But when treating them for a non-cancerous tumor condition, it’s often helpful to make 25% – 50% water changes daily. That’s especially the case if you’re treating a parasite, bacterial, or fungal infection.

Frequent water changes can help flush out the culprit for your betta’s poor health. We also recommend following the instructions on the medication, as you’ll likely need to add more medicine as you change the water to ensure your betta is getting a high enough concentration of it.

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05/27/2024 06:09 pm GMT

Can You Prevent Tumors in Betta Fish?

How to prevent tumors in Betta?

Although many cancerous tumors are genetic, there are some things you can do to reduce the chances of cancerous and non-cancerous tumors developing in your betta fish. They include:

  • Using a filtration system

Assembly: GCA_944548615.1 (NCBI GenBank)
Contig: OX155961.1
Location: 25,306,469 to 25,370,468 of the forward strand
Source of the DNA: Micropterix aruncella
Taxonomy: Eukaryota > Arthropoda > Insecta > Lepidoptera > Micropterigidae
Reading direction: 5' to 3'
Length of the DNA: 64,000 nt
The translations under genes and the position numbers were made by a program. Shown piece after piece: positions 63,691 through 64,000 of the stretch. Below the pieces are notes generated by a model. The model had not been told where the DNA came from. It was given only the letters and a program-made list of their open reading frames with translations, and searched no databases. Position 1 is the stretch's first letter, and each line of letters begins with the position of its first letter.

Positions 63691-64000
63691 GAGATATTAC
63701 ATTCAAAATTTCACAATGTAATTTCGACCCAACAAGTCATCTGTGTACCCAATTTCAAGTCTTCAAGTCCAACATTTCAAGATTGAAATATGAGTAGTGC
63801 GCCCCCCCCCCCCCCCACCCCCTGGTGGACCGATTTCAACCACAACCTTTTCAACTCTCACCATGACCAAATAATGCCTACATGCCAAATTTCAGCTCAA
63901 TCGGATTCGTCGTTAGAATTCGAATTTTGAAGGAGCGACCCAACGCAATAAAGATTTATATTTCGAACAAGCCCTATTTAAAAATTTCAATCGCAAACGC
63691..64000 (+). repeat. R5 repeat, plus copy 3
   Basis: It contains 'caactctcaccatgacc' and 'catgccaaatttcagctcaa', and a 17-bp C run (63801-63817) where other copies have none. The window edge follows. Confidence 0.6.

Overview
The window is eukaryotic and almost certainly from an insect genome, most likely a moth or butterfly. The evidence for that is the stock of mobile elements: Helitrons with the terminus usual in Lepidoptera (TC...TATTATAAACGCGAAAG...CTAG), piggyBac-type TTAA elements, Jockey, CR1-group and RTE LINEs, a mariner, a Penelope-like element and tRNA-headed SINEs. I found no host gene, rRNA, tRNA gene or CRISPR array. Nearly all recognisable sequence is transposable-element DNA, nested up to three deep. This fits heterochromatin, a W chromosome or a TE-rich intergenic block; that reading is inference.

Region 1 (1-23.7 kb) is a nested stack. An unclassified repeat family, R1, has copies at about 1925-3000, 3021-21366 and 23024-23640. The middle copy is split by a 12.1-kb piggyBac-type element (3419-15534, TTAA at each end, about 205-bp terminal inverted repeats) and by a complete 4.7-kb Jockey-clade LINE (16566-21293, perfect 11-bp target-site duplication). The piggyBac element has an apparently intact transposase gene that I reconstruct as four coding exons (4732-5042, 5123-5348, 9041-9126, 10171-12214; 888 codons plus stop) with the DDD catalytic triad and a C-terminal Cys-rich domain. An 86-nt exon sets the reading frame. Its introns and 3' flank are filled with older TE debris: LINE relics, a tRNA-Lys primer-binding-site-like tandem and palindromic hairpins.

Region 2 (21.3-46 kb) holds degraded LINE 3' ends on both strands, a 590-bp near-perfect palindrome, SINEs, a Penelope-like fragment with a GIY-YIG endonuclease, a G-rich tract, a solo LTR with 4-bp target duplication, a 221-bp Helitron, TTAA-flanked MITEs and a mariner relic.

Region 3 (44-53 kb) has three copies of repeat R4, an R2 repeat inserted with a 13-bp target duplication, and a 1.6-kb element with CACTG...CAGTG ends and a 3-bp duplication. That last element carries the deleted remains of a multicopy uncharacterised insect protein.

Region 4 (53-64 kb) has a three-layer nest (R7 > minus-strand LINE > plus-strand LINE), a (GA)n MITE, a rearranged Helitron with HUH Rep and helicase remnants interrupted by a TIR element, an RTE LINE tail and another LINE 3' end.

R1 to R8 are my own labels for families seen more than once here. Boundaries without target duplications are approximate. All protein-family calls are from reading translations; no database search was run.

• Feeding a high-quality diet
  • Changing 25% of the water each week
  • Quarantining new fish

We also recommend purchasing your betta fish from a reliable breeder. Since it’s cheaper for people to breed the betta fish they have, many pet stores inbreed their stock. 

So, make sure to check on your betta’s lineage before buying them, asking if they use a large genetic pool when breeding their fish.

New betta owners commonly make the mistake of not using proper cleaning techniques to care for their fish. That’s an understandable error, given that pet stores sell bettas in such tiny tanks without filters. 

But transferring your betta to a new, larger tank when you arrive home and setting it up with a filter is crucial to helping them live a long life and reducing the chances of them developing a condition that can cause a tumor-like growth. 

Euthanizing a Betta Fish With Tumors